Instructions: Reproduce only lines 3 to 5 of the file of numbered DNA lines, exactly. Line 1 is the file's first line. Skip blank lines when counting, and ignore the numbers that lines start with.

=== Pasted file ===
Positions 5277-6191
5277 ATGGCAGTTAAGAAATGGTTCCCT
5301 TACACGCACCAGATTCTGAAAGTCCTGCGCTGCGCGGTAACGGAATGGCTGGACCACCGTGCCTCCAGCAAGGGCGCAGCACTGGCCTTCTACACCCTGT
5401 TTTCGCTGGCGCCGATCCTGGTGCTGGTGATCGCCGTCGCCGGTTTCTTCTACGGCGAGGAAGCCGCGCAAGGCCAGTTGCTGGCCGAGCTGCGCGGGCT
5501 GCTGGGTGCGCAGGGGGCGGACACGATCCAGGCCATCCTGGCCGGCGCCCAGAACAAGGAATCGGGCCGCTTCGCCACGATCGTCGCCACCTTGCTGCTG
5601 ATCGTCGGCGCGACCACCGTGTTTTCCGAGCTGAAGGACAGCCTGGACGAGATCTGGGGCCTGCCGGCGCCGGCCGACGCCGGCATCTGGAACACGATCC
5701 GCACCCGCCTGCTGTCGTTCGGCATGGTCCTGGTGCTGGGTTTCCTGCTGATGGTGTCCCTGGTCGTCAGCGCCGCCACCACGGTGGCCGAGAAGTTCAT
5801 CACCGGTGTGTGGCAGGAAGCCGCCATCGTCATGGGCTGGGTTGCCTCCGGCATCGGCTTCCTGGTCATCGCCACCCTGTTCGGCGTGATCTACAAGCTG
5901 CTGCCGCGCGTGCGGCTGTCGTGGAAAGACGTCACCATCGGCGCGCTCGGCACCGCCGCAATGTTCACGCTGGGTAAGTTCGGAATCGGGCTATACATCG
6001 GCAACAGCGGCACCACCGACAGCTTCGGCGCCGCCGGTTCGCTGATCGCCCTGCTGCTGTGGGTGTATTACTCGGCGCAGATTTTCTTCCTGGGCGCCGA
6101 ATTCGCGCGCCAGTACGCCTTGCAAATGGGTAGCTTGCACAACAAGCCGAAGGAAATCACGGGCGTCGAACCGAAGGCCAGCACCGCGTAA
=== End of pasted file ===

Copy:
5301 TACACGCACCAGATTCTGAAAGTCCTGCGCTGCGCGGTAACGGAATGGCTGGACCACCGTGCCTCCAGCAAGGGCGCAGCACTGGCCTTCTACACCCTGT
5401 TTTCGCTGGCGCCGATCCTGGTGCTGGTGATCGCCGTCGCCGGTTTCTTCTACGGCGAGGAAGCCGCGCAAGGCCAGTTGCTGGCCGAGCTGCGCGGGCT
5501 GCTGGGTGCGCAGGGGGCGGACACGATCCAGGCCATCCTGGCCGGCGCCCAGAACAAGGAATCGGGCCGCTTCGCCACGATCGTCGCCACCTTGCTGCTG